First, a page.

Republican Michigan Governor Rick
Snyder announced Wednesday that he would not appeal a federal judge's
ruling ordering officials to recognize the marriages of 300 gay and
The weddings took place in four
counties the day after U.S. District Judge Bernard Friedman struck
down Michigan's restrictive marriage ban on March 21, a Friday. The
Cincinnati-based Sixth Circuit Court of Appeals issued a stay on
Friedman's ruling after the couples had exchanged vows.
While the federal government said that
it will honor the marriages, Snyder refused to do so, prompting eight
of the couples to file a federal lawsuit to have their marriages
recognized by the state.
“The judge has determined that
same-sex couples were legally married on that day, and we will follow
the law and extend state marriage benefits to those couples,”
Snyder said in a statement.
Without an appeal, the ruling will take
effect on Thursday.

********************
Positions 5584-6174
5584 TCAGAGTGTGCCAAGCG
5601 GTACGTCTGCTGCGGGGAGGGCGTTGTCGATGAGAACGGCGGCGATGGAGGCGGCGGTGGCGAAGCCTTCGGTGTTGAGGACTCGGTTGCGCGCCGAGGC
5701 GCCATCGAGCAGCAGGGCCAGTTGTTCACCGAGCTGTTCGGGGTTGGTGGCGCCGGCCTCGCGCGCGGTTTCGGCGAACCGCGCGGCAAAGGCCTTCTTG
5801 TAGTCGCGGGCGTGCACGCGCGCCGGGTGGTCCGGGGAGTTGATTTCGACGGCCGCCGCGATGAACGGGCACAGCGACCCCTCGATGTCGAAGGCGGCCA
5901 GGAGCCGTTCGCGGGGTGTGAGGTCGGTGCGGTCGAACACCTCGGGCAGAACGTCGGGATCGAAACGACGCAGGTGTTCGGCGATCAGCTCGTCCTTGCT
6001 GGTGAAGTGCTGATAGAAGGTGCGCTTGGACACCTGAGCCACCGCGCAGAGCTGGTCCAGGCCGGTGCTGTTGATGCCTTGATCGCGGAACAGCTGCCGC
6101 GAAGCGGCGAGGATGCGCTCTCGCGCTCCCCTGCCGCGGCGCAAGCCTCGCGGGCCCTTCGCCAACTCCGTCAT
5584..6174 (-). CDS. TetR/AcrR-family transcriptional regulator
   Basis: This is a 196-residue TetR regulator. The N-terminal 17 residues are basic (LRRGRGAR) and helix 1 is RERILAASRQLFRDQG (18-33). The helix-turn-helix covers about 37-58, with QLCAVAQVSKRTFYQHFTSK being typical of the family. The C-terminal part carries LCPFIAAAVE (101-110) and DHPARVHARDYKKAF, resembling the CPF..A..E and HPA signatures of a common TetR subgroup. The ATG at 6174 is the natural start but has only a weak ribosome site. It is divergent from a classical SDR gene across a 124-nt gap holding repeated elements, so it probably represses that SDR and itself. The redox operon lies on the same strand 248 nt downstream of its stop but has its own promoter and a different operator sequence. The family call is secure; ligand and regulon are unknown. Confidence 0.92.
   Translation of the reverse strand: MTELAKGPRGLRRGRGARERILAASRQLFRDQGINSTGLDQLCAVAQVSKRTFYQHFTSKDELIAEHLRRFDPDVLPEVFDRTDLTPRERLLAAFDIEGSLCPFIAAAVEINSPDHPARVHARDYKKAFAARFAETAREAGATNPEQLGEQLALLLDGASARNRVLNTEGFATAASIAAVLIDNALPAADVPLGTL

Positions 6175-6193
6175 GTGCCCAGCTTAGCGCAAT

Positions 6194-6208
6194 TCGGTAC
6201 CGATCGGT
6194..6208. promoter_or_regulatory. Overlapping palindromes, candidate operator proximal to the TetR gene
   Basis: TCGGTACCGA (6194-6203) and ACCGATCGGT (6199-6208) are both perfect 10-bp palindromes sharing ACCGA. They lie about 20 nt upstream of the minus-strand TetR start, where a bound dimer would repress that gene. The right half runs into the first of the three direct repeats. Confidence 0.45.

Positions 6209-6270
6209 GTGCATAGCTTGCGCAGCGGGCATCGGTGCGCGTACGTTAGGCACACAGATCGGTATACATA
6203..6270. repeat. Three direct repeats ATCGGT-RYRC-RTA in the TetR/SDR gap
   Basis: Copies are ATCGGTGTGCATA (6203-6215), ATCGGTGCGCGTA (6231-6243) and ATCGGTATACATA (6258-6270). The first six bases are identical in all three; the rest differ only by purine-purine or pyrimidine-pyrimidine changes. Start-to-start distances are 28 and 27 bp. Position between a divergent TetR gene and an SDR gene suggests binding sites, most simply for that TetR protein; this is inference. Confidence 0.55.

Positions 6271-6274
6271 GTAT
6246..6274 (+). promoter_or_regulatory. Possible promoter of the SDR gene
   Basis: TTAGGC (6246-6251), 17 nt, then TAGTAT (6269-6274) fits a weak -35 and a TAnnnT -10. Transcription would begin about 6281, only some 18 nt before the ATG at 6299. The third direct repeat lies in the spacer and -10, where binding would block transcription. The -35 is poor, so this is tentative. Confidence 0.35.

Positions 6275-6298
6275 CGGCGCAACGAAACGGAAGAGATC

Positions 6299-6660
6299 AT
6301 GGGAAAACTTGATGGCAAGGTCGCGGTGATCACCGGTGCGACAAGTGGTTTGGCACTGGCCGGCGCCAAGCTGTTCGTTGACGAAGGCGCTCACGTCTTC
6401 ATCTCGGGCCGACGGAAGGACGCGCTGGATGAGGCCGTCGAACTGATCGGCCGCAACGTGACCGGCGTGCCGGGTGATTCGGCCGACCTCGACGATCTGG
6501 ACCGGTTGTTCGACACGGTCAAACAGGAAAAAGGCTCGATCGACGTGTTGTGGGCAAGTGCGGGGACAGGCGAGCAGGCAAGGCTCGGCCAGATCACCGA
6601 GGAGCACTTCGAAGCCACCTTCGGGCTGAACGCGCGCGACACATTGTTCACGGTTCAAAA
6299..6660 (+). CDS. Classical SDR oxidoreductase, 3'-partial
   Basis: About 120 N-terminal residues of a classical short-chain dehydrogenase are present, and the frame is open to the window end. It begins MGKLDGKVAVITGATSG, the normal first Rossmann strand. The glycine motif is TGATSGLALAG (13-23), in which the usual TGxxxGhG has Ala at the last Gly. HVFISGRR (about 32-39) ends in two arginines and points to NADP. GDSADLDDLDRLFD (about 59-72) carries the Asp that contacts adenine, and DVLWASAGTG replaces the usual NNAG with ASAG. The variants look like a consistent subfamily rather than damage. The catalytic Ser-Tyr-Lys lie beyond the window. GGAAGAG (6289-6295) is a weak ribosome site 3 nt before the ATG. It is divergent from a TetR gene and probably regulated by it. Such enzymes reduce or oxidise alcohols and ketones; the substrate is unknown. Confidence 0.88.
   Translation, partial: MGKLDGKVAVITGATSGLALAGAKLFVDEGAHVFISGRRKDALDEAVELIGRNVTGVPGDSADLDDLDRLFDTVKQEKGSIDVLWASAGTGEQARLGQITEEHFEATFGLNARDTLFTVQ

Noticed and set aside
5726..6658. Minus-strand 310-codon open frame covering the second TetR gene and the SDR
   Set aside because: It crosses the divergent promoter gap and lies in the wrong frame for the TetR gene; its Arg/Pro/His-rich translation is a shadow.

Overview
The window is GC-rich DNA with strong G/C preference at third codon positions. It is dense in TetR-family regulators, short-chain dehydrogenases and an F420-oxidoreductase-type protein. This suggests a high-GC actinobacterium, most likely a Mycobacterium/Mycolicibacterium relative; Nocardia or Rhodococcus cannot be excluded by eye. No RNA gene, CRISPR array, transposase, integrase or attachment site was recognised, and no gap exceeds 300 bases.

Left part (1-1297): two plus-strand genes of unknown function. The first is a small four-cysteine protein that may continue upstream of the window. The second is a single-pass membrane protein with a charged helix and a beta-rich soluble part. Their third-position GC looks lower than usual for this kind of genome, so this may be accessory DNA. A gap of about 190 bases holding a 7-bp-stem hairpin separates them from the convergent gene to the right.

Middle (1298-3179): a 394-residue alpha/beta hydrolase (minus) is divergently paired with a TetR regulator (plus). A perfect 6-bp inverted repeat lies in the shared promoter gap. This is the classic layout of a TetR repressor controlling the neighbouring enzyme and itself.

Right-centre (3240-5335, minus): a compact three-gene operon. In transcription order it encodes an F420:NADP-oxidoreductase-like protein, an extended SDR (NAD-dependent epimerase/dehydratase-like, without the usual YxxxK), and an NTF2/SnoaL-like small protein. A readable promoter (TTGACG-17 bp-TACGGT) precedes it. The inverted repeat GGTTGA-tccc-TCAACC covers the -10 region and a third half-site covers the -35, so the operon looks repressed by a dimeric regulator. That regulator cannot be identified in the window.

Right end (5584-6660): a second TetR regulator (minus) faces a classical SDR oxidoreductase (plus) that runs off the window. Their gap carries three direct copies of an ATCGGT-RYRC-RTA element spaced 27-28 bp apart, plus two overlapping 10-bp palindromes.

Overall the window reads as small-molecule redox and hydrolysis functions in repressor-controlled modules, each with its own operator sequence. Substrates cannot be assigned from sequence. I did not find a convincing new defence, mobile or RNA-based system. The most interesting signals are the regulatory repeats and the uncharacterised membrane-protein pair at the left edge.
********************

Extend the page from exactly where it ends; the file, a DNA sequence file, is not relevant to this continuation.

However, Snyder continues to defend
Michigan's ban in the original case. After the Sixth Circuit upheld
Michigan's ban and those in three other states, plaintiffs appealed
to the Supreme Court, which combined the cases and is expected to
render a ruling by June.
“I appreciate that the larger
question will be addressed by the U.S. Supreme Court this year,”
Snyder said. “I know there are strong feelings on both sides of
this issue, and it's vitally important for an expedient resolution
that will allow people in Michigan, as well as other states, to move
forward on the other challenges we face.”
Frank Colasonti Jr., who married his
husband, James B. Ryder, at the Oakland County clerk's office, told
AP that the decision “takes a great weight off our shoulders.”
“It's been anxiety-producing,” he
said. “Emotional for us to not feel completely married. We've
been in limbo.”